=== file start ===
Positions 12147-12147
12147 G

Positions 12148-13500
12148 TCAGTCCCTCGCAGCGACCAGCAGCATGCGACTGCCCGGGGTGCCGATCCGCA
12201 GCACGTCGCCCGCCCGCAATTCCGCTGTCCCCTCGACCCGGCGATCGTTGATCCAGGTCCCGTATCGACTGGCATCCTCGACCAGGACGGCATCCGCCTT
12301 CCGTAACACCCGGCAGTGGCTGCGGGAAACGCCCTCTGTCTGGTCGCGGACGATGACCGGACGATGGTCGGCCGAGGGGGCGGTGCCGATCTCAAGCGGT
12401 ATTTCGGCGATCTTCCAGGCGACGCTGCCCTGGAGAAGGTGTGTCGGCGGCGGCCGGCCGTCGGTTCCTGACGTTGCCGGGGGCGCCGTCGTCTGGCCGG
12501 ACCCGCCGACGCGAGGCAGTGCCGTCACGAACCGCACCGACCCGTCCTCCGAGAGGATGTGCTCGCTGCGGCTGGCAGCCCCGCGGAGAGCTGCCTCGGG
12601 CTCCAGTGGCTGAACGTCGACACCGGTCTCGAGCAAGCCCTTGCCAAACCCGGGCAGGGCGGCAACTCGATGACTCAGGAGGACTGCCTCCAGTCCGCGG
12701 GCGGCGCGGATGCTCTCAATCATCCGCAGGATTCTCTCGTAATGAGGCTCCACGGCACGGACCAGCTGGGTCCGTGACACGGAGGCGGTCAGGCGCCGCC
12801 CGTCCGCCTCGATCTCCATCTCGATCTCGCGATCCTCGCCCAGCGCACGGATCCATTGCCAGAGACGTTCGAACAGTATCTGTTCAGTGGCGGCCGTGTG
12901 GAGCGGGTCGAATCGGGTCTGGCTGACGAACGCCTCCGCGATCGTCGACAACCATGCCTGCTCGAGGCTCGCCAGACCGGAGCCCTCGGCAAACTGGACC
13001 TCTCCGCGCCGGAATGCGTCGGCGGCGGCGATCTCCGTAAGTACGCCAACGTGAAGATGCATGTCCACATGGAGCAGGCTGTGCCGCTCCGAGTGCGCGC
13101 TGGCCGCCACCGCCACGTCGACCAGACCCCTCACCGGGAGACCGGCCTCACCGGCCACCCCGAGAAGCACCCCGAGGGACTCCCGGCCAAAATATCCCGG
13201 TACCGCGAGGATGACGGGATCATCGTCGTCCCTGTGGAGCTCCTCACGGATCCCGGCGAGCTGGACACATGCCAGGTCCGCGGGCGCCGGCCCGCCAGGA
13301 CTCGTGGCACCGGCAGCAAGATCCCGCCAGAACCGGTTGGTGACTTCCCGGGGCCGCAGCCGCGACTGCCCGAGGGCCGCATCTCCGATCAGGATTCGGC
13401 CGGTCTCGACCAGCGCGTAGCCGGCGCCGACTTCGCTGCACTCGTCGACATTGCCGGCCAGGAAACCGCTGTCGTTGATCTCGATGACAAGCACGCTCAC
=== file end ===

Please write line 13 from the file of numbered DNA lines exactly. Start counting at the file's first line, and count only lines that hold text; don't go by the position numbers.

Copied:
13001 TCTCCGCGCCGGAATGCGTCGGCGGCGGCGATCTCCGTAAGTACGCCAACGTGAAGATGCATGTCCACATGGAGCAGGCTGTGCCGCTCCGAGTGCGCGC